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A Physical Illness Made Me Realize How Much I Want to Live

October 13, 2022 Elizabeth Caudy

A few days ago, my schizoaffective anxiety almost convinced me that I was dying--again. Here’s what happened.

Dealing with Physical Illness When You Have Schizoaffective Disorder

About a week ago, I woke up and noticed I couldn’t flex my left foot. I had psychotherapy that day, and my therapist suggested I call my general practitioner. I did, but he was out of town, so the nurse referred me to someone else. The next day, my husband, Tom, came home from work early and took me to a walk-in clinic. I had x-rays done and got prescriptions for blood work and an MRI.

There was a snag in getting my blood work done, which really stressed me out and probably contributed to my thoughts about dying. One of the tests was a precautionary one for Lyme disease, and before I received the results, my schizoaffective brain fixated on the idea that I might have Lyme disease, even though I hadn’t been bitten by a tick or hiking in the woods, where I could be exposed to ticks.

I Want to Live, But Anxiety Can Make Me Think I'm Dying

I started to think, “What if I die of Lyme disease?”

I don’t want to die. I want to live and be with Tom. I want to live and be with my whole family.

I was terrified. I was even scared to go on the Internet and do research about the illness. But, finally, I did. And I found out that most cases of Lyme disease can be easily treated with antibiotics.1 Maybe next time, I should do my research before I let my anxiety disorder freak me out and convince me I’m dying.

But I learned something throughout all this. I learned how much I want to live. I really don’t want to die. I’ve already got a handle on my suicidal thoughts, but it’s an extra booster to realize that I want to live. I’ve realized that I have so much to live for.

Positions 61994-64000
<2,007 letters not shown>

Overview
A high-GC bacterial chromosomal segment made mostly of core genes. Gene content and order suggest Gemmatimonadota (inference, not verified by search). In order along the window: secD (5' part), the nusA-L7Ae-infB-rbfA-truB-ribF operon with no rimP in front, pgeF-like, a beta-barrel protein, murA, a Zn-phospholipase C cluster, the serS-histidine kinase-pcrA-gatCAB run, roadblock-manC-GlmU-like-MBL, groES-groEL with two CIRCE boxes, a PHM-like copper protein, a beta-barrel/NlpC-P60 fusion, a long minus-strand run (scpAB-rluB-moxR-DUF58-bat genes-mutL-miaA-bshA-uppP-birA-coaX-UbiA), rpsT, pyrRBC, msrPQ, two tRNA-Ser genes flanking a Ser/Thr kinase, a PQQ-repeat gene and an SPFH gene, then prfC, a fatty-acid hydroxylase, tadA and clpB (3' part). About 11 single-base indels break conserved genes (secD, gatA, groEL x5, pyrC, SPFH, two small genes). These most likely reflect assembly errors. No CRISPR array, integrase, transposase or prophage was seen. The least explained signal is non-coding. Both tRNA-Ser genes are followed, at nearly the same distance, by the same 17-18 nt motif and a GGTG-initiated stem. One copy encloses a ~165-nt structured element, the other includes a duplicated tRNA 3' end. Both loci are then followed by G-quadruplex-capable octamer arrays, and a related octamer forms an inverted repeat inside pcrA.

As of this writing, I’ve gotten the test results back--no Lyme disease. But I still haven’t had the MRI. So, as ridiculously relieved as I am not to have Lyme disease, I still don’t know what’s wrong with my foot. I do know that I’m a bit flabbergasted by this foot problem. I already have arthritis in my knees, and now this? It doesn’t seem fair. But life isn’t fair, right? My schizoaffective disorder makes me really stress out about this stuff, too. As Tom always says, we’ll see what happens. And we’ll move forward no matter what.

If you feel that you may hurt yourself or someone else, call 9-1-1 immediately.

For more information on suicide, see our suicide information, resources, and support section. For additional mental health help, please see our mental health hotline numbers and referral information section.

Source

  1. Lyme disease - Diagnosis and treatment - Mayo Clinic. (2020, October 24). Retrieved October 10, 2022, from https://www.mayoclinic.org/diseases-conditions/lyme-disease/diagnosis-treatment/drc-20374655

APA Reference
Caudy, E. (2022, October 13). A Physical Illness Made Me Realize How Much I Want to Live, HealthyPlace. Retrieved on 2022, December 7 from https://www.healthyplace.com/blogs/creativeschizophrenia/2022/10/a-physical-illness-made-me-realize-how-much-i-want-to-live



Author: Elizabeth Caudy

Elizabeth Caudy was born in 1979 to a writer and a photographer. She has been writing since she was five years old. She has a BFA from The School of the Art Institute of Chicago and an MFA in photography from Columbia College Chicago. She lives outside Chicago with her husband, Tom. Find Elizabeth on Google+ and on her personal blog.

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